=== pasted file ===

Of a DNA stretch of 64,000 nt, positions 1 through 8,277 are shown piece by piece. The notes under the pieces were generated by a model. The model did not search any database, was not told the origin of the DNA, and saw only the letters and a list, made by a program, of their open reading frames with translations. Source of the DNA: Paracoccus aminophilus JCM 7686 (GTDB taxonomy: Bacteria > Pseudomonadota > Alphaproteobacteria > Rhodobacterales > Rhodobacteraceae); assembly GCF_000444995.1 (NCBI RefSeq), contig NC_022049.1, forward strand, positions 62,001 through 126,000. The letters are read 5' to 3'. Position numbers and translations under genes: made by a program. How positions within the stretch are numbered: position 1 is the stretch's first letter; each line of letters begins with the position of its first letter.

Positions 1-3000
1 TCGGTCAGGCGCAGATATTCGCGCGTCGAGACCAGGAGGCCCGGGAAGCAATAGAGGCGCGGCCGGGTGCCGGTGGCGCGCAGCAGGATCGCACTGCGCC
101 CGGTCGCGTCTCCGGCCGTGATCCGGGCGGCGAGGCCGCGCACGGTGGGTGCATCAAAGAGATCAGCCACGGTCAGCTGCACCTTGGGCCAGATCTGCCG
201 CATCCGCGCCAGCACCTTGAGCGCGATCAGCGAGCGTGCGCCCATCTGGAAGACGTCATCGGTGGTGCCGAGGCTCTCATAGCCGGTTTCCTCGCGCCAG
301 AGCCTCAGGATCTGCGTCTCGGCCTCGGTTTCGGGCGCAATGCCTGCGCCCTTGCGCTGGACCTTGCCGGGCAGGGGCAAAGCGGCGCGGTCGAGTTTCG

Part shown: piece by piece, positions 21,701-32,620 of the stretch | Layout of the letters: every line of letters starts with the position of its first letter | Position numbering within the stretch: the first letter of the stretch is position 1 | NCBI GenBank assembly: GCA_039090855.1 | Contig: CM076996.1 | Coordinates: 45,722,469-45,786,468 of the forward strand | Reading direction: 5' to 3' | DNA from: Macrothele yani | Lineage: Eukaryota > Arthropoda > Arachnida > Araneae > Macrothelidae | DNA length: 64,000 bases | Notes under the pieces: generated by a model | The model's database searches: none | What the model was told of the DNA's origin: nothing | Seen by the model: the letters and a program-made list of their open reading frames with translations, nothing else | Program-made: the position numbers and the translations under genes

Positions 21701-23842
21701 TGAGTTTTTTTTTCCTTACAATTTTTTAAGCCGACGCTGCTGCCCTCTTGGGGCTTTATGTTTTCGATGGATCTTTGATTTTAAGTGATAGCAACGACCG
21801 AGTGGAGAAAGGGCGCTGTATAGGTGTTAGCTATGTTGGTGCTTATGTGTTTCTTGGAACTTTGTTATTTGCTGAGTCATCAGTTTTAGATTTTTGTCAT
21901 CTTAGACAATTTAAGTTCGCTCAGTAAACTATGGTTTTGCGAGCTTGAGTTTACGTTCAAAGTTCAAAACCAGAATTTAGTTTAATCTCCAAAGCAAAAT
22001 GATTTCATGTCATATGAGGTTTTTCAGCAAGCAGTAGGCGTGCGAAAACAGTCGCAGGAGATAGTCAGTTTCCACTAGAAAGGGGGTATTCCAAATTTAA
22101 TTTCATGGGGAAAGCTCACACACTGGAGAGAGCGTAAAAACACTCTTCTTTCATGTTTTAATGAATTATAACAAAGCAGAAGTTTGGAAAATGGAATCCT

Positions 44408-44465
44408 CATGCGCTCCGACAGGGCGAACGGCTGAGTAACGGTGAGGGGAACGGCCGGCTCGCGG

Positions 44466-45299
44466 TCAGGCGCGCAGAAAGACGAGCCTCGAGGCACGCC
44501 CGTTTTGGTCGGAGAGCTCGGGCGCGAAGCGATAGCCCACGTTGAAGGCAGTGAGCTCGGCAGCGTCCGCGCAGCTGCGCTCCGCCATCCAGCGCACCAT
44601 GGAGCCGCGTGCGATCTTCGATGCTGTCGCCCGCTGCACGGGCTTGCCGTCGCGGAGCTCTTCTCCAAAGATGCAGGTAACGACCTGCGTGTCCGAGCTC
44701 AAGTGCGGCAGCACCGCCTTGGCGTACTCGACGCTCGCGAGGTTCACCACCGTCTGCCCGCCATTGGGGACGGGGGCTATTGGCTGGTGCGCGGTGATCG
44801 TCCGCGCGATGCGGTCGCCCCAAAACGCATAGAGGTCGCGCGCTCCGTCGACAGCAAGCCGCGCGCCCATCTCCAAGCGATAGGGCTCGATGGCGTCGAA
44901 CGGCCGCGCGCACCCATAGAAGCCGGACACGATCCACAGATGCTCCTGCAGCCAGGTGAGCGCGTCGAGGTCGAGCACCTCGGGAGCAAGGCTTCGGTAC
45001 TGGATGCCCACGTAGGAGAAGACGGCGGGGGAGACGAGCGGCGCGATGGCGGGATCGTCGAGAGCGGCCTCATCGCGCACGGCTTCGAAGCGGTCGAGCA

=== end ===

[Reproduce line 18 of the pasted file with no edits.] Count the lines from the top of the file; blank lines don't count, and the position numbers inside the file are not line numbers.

44501 CGTTTTGGTCGGAGAGCTCGGGCGCGAAGCGATAGCCCACGTTGAAGGCAGTGAGCTCGGCAGCGTCCGCGCAGCTGCGCTCCGCCATCCAGCGCACCAT